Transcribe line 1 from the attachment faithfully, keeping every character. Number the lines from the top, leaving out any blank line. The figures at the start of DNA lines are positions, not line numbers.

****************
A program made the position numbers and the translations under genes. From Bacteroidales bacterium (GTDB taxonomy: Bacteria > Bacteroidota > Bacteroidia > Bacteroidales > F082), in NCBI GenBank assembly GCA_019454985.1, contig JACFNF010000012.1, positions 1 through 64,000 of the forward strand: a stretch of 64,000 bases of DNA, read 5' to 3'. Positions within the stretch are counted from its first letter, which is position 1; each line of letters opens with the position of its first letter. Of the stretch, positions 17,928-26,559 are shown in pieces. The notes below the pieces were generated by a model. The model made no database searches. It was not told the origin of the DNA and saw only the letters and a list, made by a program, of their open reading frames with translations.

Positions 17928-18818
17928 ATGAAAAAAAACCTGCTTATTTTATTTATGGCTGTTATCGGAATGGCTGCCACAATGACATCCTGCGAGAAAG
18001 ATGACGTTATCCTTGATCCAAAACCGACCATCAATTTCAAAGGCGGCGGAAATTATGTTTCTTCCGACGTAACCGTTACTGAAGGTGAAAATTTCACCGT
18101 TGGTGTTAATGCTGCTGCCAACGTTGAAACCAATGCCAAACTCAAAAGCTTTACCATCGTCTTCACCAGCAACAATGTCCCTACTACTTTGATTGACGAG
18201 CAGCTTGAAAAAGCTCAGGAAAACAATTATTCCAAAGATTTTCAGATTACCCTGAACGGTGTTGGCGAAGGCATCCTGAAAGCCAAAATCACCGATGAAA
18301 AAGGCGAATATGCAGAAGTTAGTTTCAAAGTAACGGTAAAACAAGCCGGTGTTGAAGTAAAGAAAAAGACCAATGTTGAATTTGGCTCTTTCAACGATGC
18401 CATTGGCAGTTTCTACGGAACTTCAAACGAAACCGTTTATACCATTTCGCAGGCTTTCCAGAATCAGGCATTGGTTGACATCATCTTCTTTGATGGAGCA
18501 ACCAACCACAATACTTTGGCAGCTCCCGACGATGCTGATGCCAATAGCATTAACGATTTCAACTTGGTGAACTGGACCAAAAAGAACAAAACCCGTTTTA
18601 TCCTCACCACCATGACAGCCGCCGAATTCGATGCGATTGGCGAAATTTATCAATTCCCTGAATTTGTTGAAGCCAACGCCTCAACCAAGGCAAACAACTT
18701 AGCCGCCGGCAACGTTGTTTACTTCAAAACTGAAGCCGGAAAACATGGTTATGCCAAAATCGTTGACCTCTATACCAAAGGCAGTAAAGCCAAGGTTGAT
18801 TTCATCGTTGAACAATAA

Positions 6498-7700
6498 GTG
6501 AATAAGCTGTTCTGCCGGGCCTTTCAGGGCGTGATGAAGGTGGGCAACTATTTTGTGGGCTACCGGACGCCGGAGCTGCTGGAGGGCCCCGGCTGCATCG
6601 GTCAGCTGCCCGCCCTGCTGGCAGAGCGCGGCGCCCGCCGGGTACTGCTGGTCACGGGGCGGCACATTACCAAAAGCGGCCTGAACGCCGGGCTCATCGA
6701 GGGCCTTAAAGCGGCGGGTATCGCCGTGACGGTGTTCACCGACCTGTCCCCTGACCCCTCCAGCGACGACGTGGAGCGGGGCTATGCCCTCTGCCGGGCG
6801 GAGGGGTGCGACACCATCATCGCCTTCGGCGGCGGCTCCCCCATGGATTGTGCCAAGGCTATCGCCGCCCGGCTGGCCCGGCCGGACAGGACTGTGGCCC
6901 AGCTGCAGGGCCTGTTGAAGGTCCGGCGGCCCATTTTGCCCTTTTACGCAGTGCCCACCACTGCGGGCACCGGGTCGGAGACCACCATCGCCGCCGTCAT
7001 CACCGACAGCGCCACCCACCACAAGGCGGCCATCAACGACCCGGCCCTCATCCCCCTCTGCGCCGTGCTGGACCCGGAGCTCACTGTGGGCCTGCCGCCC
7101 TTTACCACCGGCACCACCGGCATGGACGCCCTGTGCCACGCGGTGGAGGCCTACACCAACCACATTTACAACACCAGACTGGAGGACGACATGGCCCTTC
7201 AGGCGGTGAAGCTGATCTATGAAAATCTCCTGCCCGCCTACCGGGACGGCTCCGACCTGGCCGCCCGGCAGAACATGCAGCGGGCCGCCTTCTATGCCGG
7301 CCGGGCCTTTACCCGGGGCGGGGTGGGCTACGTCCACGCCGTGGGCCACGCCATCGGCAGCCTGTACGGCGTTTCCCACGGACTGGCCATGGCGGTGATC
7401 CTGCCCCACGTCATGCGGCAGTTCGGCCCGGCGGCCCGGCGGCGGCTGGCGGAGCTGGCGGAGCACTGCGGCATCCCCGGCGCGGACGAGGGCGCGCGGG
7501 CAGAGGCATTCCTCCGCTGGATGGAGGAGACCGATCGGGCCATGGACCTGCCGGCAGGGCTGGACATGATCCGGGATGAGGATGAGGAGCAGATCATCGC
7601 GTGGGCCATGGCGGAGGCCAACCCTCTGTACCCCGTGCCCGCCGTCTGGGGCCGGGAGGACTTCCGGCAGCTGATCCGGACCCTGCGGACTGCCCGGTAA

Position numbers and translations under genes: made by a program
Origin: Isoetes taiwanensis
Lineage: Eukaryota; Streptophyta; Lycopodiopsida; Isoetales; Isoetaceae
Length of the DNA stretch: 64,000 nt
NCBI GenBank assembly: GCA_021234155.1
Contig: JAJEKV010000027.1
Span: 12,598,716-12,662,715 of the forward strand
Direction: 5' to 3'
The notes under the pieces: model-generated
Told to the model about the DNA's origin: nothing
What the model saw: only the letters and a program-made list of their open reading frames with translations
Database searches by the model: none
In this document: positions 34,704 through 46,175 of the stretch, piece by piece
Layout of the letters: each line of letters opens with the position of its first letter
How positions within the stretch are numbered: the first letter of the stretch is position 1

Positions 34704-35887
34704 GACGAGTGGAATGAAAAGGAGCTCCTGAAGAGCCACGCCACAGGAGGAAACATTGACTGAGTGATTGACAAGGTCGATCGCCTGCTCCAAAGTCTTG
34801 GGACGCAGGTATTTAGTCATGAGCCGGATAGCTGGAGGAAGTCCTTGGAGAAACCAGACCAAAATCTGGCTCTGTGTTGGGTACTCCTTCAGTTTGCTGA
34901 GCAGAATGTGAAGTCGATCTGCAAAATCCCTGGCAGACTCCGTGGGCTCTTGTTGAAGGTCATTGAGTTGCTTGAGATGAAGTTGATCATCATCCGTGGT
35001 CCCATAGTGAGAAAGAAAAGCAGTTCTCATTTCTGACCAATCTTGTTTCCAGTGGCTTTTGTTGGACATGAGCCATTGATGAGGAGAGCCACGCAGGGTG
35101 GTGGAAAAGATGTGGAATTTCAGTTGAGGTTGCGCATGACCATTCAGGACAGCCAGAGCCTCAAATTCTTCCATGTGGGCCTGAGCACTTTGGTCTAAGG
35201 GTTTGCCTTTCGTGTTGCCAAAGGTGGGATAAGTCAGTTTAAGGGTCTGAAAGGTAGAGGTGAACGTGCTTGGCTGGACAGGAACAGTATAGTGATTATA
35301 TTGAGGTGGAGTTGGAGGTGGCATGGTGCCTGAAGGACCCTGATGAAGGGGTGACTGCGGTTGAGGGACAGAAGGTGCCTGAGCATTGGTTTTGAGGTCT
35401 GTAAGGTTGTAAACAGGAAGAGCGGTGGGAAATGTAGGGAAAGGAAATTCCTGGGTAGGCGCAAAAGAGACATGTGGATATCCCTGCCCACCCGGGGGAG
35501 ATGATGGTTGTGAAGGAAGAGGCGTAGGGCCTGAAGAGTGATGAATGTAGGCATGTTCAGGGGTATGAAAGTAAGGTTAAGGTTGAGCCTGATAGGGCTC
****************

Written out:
A program made the position numbers and the translations under genes. From Bacteroidales bacterium (GTDB taxonomy: Bacteria > Bacteroidota > Bacteroidia > Bacteroidales > F082), in NCBI GenBank assembly GCA_019454985.1, contig JACFNF010000012.1, positions 1 through 64,000 of the forward strand: a stretch of 64,000 bases of DNA, read 5' to 3'. Positions within the stretch are counted from its first letter, which is position 1; each line of letters opens with the position of its first letter. Of the stretch, positions 17,928-26,559 are shown in pieces. The notes below the pieces were generated by a model. The model made no database searches. It was not told the origin of the DNA and saw only the letters and a list, made by a program, of their open reading frames with translations.